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Your 5-year-old now
Every parent wants a child who's confident and who feels great about herself. Time to check in with yourself to see that you're on track to supporting a healthy self-esteem. Ask yourself:
- Do I give unconditional love? In discipline, be sure to criticize and correct the behavior, not the child.
- Do I really pay attention? Look at your child when she talks and stop doing other tasks. If you can't really devote your full attention, explain why and promise to follow up at a specific time later in the day — then do.
- Do I give specific praise? Let your child know when she's doing a great job — in detailed terms, not just a blanket "You're so great" or "You're so pretty."
- Do I provide empathy? If your child is down on herself after comparing herself to others, let her know you understand her sad feelings but add a positive note: "You wish you could read like Anna. She is good at it. But you are learning, and also your teacher is always telling me that you make such beautiful drawings!"
- Do I encourage my child to take risks? Trying hard new things, and then succeeding, builds confidence. Try not to rescue her from every glitch or tough situation.
Your life now
Looking for a new way to pass time with your child? Encourage storytelling. Your child has probably always loved hearing stories. As her language skills blossom, she's becoming more proficient at telling them, too — either making up her own or telling about something important that happened.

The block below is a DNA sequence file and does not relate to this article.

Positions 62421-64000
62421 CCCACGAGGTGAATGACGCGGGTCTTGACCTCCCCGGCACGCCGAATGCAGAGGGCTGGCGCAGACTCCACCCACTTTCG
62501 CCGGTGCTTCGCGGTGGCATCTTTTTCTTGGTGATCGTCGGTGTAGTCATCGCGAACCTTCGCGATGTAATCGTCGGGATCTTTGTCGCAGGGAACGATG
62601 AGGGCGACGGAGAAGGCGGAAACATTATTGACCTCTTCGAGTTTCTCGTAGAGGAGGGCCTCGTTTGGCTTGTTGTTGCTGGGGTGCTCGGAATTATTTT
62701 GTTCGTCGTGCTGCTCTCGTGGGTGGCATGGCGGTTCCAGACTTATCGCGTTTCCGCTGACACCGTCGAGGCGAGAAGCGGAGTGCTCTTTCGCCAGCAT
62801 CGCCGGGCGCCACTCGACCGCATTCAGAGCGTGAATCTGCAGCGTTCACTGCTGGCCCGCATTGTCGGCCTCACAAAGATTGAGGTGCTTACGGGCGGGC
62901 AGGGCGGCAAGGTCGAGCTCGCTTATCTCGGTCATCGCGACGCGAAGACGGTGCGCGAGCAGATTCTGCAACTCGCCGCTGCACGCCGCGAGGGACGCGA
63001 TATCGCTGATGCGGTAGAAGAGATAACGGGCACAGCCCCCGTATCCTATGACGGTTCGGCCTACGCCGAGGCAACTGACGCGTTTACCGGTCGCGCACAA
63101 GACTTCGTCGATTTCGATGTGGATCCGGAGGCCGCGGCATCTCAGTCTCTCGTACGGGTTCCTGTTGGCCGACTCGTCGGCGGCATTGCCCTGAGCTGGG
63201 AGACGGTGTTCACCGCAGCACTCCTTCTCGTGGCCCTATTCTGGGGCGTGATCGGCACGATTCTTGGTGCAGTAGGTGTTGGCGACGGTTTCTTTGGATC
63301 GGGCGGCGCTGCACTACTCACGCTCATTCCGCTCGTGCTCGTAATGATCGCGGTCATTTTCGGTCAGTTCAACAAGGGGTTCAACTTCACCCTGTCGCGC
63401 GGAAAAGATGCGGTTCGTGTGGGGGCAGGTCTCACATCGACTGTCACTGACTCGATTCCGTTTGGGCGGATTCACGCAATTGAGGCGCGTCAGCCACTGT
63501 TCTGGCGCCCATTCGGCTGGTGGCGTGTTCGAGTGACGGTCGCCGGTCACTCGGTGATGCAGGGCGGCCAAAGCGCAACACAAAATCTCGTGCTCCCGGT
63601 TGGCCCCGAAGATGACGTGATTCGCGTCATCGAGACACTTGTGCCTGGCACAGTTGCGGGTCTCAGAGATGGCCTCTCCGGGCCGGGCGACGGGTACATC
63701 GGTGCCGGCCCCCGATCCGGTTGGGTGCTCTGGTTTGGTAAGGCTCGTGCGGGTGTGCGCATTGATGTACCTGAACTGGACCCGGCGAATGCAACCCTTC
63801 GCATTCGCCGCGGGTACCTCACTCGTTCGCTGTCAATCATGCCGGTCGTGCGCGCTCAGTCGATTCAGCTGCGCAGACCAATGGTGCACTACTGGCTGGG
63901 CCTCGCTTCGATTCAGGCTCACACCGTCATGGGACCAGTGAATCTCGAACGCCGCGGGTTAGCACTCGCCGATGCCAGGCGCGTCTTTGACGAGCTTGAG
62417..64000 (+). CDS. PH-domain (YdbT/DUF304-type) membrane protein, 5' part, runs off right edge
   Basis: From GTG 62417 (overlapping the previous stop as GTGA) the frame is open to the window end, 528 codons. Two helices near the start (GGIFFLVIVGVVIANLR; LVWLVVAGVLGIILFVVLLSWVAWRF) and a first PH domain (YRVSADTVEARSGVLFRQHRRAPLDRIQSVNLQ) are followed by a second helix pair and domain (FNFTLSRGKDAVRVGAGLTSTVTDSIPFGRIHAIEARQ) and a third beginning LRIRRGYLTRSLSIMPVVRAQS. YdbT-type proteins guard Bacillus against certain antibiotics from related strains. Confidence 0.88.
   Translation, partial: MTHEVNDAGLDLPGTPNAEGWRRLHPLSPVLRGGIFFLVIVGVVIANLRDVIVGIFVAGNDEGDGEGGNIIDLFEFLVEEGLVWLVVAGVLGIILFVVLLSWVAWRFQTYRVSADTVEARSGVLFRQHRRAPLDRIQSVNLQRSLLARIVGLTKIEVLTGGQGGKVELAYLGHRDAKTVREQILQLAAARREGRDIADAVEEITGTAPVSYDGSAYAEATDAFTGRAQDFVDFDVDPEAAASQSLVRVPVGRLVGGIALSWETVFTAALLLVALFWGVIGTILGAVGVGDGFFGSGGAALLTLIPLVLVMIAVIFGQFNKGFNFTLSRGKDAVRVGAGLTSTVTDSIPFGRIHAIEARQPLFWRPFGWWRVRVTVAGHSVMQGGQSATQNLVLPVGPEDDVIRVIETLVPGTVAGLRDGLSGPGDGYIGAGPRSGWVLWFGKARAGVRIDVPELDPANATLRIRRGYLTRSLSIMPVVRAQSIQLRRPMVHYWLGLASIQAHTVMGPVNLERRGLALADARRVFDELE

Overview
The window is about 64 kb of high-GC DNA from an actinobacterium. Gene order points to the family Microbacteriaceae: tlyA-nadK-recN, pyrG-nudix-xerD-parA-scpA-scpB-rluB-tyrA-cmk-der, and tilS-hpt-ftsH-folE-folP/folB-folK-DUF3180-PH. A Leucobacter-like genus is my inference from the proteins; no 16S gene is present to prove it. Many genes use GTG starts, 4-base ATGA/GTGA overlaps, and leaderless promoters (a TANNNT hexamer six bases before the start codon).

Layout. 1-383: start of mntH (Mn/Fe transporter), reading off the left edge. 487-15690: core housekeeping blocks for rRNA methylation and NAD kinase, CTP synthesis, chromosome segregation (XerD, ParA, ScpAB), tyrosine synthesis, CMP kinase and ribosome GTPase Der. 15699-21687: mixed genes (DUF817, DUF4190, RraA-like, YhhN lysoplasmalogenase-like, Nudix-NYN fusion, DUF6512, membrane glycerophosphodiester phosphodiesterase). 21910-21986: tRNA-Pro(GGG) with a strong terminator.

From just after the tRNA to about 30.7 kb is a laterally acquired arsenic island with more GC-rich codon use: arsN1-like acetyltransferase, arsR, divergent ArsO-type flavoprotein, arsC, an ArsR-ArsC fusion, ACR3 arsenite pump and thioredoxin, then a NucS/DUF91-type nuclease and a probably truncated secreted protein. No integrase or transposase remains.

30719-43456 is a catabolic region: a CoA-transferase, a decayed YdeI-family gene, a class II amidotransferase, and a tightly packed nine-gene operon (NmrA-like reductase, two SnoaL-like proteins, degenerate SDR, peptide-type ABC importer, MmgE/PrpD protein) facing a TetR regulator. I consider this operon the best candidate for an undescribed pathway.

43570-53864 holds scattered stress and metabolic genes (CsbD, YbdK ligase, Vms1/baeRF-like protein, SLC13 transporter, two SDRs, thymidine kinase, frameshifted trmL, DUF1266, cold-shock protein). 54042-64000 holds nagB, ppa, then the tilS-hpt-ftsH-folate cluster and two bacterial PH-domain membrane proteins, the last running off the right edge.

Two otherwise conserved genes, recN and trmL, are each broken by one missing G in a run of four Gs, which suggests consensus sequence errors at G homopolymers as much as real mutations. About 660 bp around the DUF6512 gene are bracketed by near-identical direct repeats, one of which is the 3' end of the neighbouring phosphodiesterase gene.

Being able to tell a good story is important for language, writing, and comprehension. Your child understands that stories have a beginning, a middle, and an end, and will usually construct hers this way.
Build on her storytelling interest by telling little stories of your own — whether they're tales you make up or just by talking about your own day. Use storytelling to reinforce behaviors you're working on with your child, for example, by telling a story about the little frog who wouldn't go to bed.
Children also love to concoct stories with you. Take turns contributing a sentence or two until you have a complete tale.
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